“If Barack Obama is elected president, I daresay America will present a new face to the world, will restore, simply by his election, hope – not just within the United States, but from all corners of the world, that America’s claim to moral authority is back on track and that our leadership in world affairs will see a renaissance.”
So said U.S. Representative William Delahunt (D-MA) at a recent campaign event in which the leading Democratic foreign policy voice endorsed for president a candidate who admits: “the strongest experience I have in foreign relations is the fact I spent four years overseas when I was a child in Southeast Asia." Well.
His gratuitousness aside, Delahunt’s statement echoed the conventional wisdom about the most urgent task awaiting the next president: to repair America’s sullied image abroad. But take a closer look at the evidence, and a different reality emerges.
The idea that America’s reputation is in a state of disrepair was put forward in a Washington Post op-ed this week by Clinton Secretary of State Madeline Albright. She wrote that President Bush has embraced a “culture of fear that has driven and narrowed our foreign policy while poisoning our ability to communicate effectively with others.”
But such fierce criticism of the White House’s foreign policy isn’t limited to knee-jerk liberals. Moises Naim, editor-in-chief of Foreign Affairs magazine, claims “The world wants America back” and suggests the “powerful anti-American sentiments around the globe” are the result of a White House whose foreign policy has been defined by “more power than brains and whose legitimacy is undermined by regular displays of incompetence, recklessness and ignorance.”
Even Republican presidential candidates — including Mike Huckabee, who chided the Bush Administration for what he called an “arrogant, bunker mentality” — have parroted the leftwing line that our nation has been tarnished for its “ugly American” image abroad.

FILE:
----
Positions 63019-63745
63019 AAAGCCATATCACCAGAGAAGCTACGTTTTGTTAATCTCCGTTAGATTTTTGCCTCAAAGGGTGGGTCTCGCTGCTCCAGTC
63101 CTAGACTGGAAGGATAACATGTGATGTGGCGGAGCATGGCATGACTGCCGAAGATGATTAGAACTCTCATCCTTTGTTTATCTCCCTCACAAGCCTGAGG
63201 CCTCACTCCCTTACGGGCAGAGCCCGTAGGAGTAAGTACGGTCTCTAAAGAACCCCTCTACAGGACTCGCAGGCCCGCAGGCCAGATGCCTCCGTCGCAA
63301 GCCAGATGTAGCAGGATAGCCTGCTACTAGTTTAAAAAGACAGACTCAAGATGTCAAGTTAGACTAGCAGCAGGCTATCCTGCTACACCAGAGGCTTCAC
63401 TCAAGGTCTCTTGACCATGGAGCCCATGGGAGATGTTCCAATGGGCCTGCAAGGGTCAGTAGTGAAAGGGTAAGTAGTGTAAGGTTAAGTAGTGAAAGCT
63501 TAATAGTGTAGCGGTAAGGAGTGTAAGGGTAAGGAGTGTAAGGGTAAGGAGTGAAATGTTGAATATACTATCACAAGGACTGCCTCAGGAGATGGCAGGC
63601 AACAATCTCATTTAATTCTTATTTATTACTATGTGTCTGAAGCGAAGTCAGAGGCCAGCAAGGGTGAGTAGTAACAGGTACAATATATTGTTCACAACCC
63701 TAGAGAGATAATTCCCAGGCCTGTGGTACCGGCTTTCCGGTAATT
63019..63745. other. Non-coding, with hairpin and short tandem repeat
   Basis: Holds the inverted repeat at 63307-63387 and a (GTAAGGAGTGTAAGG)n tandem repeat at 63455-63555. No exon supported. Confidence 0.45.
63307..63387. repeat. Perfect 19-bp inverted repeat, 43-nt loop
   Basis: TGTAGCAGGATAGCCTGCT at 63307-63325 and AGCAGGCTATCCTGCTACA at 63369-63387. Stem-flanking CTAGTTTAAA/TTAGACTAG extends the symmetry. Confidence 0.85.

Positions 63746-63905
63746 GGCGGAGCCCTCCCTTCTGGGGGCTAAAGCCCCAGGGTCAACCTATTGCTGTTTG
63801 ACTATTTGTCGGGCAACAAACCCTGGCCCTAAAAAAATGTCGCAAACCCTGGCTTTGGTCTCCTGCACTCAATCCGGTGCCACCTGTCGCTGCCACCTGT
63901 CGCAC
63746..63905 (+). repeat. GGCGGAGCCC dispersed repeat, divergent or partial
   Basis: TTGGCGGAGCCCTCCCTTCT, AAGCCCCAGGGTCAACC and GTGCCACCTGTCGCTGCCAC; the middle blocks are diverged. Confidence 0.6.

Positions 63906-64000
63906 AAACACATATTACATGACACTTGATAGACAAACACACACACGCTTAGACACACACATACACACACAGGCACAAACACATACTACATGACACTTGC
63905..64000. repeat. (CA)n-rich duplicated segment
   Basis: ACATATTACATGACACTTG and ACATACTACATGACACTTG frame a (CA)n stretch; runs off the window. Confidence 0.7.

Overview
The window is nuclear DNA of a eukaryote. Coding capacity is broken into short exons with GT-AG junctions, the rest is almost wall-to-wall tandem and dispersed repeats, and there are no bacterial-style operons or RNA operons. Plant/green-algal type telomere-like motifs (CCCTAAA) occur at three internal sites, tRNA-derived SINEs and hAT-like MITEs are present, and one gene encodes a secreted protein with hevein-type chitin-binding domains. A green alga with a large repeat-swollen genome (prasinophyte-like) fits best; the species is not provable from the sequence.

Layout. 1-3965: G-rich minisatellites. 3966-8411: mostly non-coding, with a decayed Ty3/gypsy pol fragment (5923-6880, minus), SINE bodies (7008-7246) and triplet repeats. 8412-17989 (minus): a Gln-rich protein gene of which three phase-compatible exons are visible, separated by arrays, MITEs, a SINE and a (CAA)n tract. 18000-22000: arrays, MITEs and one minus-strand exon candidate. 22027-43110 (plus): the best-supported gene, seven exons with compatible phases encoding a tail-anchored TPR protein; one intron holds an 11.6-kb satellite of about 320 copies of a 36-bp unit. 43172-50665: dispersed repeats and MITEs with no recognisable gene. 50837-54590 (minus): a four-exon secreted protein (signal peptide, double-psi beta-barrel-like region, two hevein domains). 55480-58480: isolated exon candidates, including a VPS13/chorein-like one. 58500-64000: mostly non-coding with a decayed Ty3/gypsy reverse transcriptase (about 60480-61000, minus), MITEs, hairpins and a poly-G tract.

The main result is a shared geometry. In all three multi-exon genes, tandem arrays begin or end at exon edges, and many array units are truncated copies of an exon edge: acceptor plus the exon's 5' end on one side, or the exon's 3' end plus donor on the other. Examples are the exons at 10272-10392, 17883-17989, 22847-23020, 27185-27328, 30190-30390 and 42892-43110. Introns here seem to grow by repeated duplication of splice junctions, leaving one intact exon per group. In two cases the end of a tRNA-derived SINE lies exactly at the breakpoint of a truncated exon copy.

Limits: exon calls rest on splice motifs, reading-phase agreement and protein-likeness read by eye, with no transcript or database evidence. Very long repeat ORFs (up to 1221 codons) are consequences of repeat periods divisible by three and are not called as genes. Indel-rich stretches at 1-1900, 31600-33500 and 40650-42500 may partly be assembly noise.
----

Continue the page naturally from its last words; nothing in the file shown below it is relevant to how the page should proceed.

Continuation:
The list of America’s alleged transgressions is as varied as it is well known. It includes: Bush’s “cowboy diplomacy” and the resultant “illegal” war in Iraq, abuse of prisoners at Gitmo, failure to sign on to the Kyoto protocol and, of course, the administration’s support for Israel.
But while it is true that in some parts of the world the U.S. and the Bush administration are unpopular, by one standard, at least, the U.S. is doing as well as it ever has. The governments of the world are shifting decidedly in our direction.
Consider Europe, where anti-American sentiment is supposed to run as high as it’s ever been. In Great Britain, Prime Minister Gordon Brown has made strengthening transatlantic ties a top priority, and Labour Party insiders insist Brown is more pro-America than pro-Europe. Brown may be pulling British soldiers out of Iraq, but he also wants to maintain the “special relationship” with the U.S. Brown even vacations in Cape Cod.
What about “Old Europe”? In France, Nicolas Sarkozy (“Sarko the American”) calls America the world’s “greatest democracy” and recently appointed a pro-American foreign minister. In Germany, meanwhile, Chancellor Angela Merkel ascended to power in 2004 pledging to reinvigorate trans-Atlantic cooperation with the United States and said shortly after taking office that Germany “does not have as many values in common with Russia as it does with America.”